🔗 "There could be one of you": S. Korea's Spycam Porn Epidemic | KOREA EXPOSÉ

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AlphaGo that beat Lee Sedol now beaten by... AlphaGo... 100:0


Quick note if you missed this: the Google DeepMind team now has AlphaGo Zero. This new AI learned Go from scratch, and is badass. They had it play against the same version of AlphaGo that beat Lee Sedol last year... and it won... 100 games to 0.


Just to recap: that older version of AlphaGo beat a world grand champ human 4 games to 1. Basically we're all just John Henrys now, but don't even get that moment of victory before kicking the bucket. It took it 3 days of trial-and-error game learning to surpass the Lee Sedol level. 

Of course we already decided that humans facing off against humans is more fun. Sure, an army of Boston Dynamics monsters could probably school the Pats all over the field, but that doesn't mean human football has lost any of its clout. And some higher end animatronics can out ballet us. There's even a golf club swinging arm-on-a-cart out there with radar laser vision  something or other calculating the right trajectory and force for each swing and nailing holes-in-ones. We already ceded our physical skill to the machines. It makes sense they'll beat us in strategy games. But games are games. They're fun. And humans fighting robots is really only fun at first for novelty, and then later in movies when they're trying to terminate us. Now that will be the match to keep an eye on. Meanwhile we're still waiting on the supposed breakthroughs in medicine and science that system runners like AlphaGo's keep promising. That's my ten won, anyway.

Check out more on AlphaGo Zero here:

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Wednesday, October 18, 2017

Naver Maps coming in English for 2018 Pyeongchang Olympics


I tweeted earlier about how Naver Maps (and Kakao Map) will release full English versions of their apps coinciding with the upcoming 2018 Pyeongchang Olympics:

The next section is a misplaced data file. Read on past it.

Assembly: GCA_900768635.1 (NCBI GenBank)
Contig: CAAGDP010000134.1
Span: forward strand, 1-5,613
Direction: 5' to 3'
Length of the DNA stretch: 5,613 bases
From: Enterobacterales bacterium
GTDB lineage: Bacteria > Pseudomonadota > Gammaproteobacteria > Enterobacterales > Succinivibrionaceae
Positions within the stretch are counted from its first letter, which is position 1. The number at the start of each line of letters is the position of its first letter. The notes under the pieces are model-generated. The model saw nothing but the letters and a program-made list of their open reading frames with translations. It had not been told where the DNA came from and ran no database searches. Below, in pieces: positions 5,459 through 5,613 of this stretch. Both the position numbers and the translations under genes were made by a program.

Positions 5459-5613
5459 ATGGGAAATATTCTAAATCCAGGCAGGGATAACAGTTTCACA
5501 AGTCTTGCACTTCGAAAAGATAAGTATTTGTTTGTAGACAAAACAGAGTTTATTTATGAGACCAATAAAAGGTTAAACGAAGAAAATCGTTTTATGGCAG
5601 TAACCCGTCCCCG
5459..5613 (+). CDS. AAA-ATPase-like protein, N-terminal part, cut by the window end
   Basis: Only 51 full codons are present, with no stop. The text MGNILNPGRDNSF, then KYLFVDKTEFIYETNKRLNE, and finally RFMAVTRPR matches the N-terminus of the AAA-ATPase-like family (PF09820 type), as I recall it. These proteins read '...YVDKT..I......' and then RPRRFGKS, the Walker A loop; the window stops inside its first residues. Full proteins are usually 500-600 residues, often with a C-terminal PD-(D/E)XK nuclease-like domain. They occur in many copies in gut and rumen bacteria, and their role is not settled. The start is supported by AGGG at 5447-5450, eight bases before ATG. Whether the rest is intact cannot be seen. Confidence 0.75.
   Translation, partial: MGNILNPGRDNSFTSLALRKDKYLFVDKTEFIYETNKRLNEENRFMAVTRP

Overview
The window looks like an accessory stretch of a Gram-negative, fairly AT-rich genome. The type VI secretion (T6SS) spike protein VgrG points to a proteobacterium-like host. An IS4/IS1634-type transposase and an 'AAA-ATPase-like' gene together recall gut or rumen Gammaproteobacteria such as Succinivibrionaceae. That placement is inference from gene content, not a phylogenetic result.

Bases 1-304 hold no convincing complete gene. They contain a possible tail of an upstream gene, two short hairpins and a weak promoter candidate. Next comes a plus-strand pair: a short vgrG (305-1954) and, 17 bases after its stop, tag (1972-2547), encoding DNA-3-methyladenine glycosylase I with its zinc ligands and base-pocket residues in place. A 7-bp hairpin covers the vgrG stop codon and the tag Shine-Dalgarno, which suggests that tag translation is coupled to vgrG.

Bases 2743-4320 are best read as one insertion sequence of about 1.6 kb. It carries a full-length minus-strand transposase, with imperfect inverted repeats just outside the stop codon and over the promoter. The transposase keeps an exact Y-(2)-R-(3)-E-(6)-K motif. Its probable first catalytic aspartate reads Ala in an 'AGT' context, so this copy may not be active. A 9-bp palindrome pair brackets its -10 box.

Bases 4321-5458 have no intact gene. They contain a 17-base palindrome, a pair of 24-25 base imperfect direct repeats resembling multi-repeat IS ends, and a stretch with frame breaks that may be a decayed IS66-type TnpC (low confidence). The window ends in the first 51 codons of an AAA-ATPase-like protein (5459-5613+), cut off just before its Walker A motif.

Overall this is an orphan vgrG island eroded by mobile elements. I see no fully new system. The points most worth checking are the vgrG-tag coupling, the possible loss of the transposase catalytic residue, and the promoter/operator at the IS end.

Naver intends to release an English version of its map app at an unspecified date, and will build on user feedback to also release a Chinese version. Kakao will likely release an English version in December, and will also upgrade its Kakao Navi to provide voice navigation in English.
Naver, Kakao to Release English Map Apps Ahead of Upcoming PyeongChang Winter Olympics | Be Korea-savvy



That article seems to be citing a Korean-language Yonhap News article source, which was actually the only article I could seem to find about this. And that quoted paragraph you just read above is literally all the info that's public right now, as far as I can tell. So stay tuned.

In the meantime, here's a nice thorough English guide to using Naver Maps:
🔗 [S. Korea] How to Use Naver/Daum Maps to Find the Fastest Route to Arcade Stream (or Anywhere) | Smashboards

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Tuesday, October 17, 2017

Naver Blogs get new Instagram style theme on mobile


Title says it all. Naver Blogs has a new theme called Album View that makes users' blog posts appear as little square thumbnail images that coincidentally mimics the look of Instagram.

Naver Blogs Album View. Image: Naver

I actually really like it. It's like an refreshed, updated version of Google Blogger's "Flipcard" or "Snapshot" dynamic templates. They have another one too for writing-focused blogs. Click the link in the picture caption if you're interested.

Naver has done a good job of keeping blogging relevant in Korea. Some people criticize Koreans' reliance on blogs for information, but come on, like citing Wikipedia is much better, or that random thing some guy said in a Facebook group.

Plus, from my tinkering, most Naver Blog desktop templates are pretty bad. Mobile ones look good though, which you can set from the app, in much the same way as the Wordpress app. But nobody cares about this stuff but me so </post>.

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Thursday, October 5, 2017

Twitter shows a 달토끼 (Moon Rabbit) emoji for Chuseok 2017


Little bit late on this, but if you hadn't noticed, Twitter is now displaying a cute emoticon of a rabbit silhouetted in front of a full moon, to celebrate the Chuseok (Korean Thanksgiving) harvest festival.